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Exhibition features key works dating from the 1980s to the 2000s by Regina Vater
Installation view. Photo: José Pelegrini. Courtesy Galeria Jaqueline Martins / Regina Vater.



SAO PAULO.- Galeria Jaqueline Martins is presenting its second solo show by the artist, and the first to bring key artworks from the 1980s, 1990s, and 2000s in one single setting. The show takes up all three gallery floors, featuring photograph series as well as large-scale installations.

During the past five decades, Regina Vater (Rio de Janeiro, 1943) developed a complex, sophisticated body of work where each piece lends shape to a questioning of the relationship between society, nature, and technology. This activist and transmedia artist has always woven up the poetical nature of her oeuvre in such a way as to highlight and honor ancestral myths and cosmologies that offer different approaches to time and nature, and ones that oppose mainstream Western/European discourse.

Regina Vater started her career in the arts in the 60s, and like many of her peers, her output developed in response to an environment of intense political polarization and constraints on autonomy and freedom of expression. Faced with this and concerned with the debasement of human relationships and social milieus, she made it her job to come up with novel forms of communication and collaboration, assuming a position that would culminate with micropolitical actions designed to restore social praxes and reconcile with nature.




Despite embracing the relational practice that the entire 70s generation swore by, Regina Vater set herself apart by valuing (and incorporating into the contemporary art debate since the late 70s) how indigenous and African mythologies had always taken on societal and environmental issues that would only begin to trouble Western cultures during the 20th century. Such inclusion, however, does not entail the superficial appropriation of images and symbols, but a tensioning of European and Amerindian elements in a contemporary art context.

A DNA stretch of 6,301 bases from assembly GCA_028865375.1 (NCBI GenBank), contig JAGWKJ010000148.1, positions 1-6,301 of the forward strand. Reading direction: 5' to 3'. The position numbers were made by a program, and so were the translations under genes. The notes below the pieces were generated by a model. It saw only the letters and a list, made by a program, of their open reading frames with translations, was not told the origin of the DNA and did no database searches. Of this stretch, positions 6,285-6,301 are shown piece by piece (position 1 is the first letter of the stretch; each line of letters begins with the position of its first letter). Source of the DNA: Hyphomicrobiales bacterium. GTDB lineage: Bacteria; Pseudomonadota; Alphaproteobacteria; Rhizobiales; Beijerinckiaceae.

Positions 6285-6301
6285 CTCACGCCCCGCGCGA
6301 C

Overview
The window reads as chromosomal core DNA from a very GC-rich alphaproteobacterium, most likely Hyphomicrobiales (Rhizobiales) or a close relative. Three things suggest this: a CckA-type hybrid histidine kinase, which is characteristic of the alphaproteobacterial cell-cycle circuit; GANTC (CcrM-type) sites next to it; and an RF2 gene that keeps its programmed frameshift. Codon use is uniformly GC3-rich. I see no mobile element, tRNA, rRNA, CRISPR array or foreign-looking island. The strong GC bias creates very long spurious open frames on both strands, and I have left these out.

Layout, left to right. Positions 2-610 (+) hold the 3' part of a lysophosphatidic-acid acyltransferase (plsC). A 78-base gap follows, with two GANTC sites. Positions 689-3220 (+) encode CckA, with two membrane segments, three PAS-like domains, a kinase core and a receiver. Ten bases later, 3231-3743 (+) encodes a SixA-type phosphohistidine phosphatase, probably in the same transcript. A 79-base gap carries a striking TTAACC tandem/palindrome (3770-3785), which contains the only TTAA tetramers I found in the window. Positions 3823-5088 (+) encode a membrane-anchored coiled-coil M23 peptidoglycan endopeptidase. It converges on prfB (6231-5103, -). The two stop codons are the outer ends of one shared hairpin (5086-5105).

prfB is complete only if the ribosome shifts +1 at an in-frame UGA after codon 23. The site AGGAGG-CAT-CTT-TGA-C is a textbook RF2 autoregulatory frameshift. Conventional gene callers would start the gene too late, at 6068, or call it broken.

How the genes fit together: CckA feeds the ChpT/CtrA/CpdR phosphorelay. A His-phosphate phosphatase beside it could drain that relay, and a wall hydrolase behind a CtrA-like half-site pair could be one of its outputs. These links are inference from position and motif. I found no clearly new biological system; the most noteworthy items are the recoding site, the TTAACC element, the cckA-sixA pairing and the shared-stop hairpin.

Throughout her career, Regina Vater created more than a hundred large-scale installations. Some of them will be shown here for the first time since their original conception. According to the British art critic Guy Brett (deceased this year and a close friend of Regina’s): “In Regina’s installations, form follows this poetic license combined with a kind of ritualistic consecration of materials. There is a steady line which, in a way, can expand her healthy ‘not-in-the-right-place’ approach: she groups up materials as per poetic logic, not form-based logic.”

Extending far beyond mere superficial, aesthetic usage, the above-mentioned poetic, ritualistic logic reaffirms, in layers of meaning (like a detective story), Regina Vater’s deep respect and conceptual approach in picking the materials that inform her installations, thus connecting different cultures and worldviews.

Her work has recently been shown in individual shows at MASP São Paulo, MAC Niterói, Oi Futuro Flamengo and Centro Cultural Candido Mendes, in Rio de Janeiro. Vater also participated in important collective exhibitions, such as: Radical Women: Latin American Art 1960-1985, organized by the Hammer Museum, Los Angeles - with itinerancies through the Brooklyn Museum, NY and Pinacoteca do Estado, São Paulo, Feminist Avant-Garde of the 1970s, organized by the SAMMLUNG VERBUND Collection, ArteVida - Parque Lage, Rio de Janeiro, Subversive Practices - Kunstverein, Stuttgart and History of Sexualities - MASP - São Paulo.

Vater’s works belong to important collections, such as: MoMA (New York), Bibliothèque Nationale (Paris), SAMMLUNG VERBUND Collection (Vienna), Blanton Museum of Art (Austin, USA), San Antonio Museum of Art (Texas, USA), ArtPace Foundation (San Antonio, USA), Latin America Collection of the University of Essex (England), Marvin and Ruth Sackner Visual Poetry Archives (Miami), Long Beach Museum of Art (Los Angeles), CAYC - Centro de Artes Y Comunicación (Buenos Aires), Museum of Modern Art (Rio de Janeiro), Museum of Modern Art (São Paulo), Museu de Arte Contemporânea - USP (São Paulo) e Museu Nacional de Belas Artes (Rio de Janeiro).










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